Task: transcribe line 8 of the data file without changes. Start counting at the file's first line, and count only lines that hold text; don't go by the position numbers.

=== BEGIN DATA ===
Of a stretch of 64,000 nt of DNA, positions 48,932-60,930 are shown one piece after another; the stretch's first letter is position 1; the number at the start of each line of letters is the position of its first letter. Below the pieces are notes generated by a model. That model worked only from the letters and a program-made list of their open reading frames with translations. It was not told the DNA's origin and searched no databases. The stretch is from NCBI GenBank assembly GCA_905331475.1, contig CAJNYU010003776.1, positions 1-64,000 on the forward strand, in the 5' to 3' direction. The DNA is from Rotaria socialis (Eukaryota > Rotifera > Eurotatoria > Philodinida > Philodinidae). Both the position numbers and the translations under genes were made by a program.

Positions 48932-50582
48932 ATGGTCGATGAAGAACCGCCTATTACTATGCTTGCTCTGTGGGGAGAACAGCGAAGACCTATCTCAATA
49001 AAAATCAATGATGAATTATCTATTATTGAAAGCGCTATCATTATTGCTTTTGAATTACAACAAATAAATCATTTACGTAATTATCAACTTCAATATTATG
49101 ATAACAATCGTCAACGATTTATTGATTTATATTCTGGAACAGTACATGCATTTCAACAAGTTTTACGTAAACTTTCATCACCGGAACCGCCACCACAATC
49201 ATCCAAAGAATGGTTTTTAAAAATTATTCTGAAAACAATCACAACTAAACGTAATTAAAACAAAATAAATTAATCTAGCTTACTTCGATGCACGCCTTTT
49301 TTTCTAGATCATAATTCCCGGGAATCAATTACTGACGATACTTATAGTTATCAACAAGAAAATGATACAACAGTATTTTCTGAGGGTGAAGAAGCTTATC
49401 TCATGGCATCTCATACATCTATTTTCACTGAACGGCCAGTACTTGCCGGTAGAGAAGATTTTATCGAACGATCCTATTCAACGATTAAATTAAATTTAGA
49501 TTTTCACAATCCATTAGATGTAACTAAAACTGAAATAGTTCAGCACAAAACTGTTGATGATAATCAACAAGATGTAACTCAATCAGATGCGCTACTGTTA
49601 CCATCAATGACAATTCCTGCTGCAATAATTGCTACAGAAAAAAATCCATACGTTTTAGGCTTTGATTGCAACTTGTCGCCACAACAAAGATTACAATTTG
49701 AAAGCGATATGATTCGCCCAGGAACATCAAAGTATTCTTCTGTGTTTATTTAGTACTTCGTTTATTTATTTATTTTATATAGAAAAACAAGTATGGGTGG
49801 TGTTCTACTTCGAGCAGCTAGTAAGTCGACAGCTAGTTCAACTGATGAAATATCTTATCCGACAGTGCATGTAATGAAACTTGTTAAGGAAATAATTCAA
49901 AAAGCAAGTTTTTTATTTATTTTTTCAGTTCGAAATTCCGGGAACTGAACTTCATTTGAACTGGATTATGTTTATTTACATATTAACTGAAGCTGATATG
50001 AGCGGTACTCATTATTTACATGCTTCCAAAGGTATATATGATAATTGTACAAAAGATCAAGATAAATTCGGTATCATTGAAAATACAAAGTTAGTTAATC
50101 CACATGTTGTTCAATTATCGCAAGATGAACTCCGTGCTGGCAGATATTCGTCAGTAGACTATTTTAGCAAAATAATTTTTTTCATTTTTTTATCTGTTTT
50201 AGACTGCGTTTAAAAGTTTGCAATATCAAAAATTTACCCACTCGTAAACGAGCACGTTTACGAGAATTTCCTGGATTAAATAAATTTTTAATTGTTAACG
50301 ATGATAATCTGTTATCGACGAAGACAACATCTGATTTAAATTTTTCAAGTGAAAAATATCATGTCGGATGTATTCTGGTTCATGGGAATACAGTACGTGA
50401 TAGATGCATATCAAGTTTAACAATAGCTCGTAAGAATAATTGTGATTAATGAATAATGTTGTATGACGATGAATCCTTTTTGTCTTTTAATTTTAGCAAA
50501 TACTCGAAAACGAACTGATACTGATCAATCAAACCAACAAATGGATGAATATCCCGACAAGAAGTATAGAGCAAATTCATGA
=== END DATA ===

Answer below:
49401 TCATGGCATCTCATACATCTATTTTCACTGAACGGCCAGTACTTGCCGGTAGAGAAGATTTTATCGAACGATCCTATTCAACGATTAAATTAAATTTAGA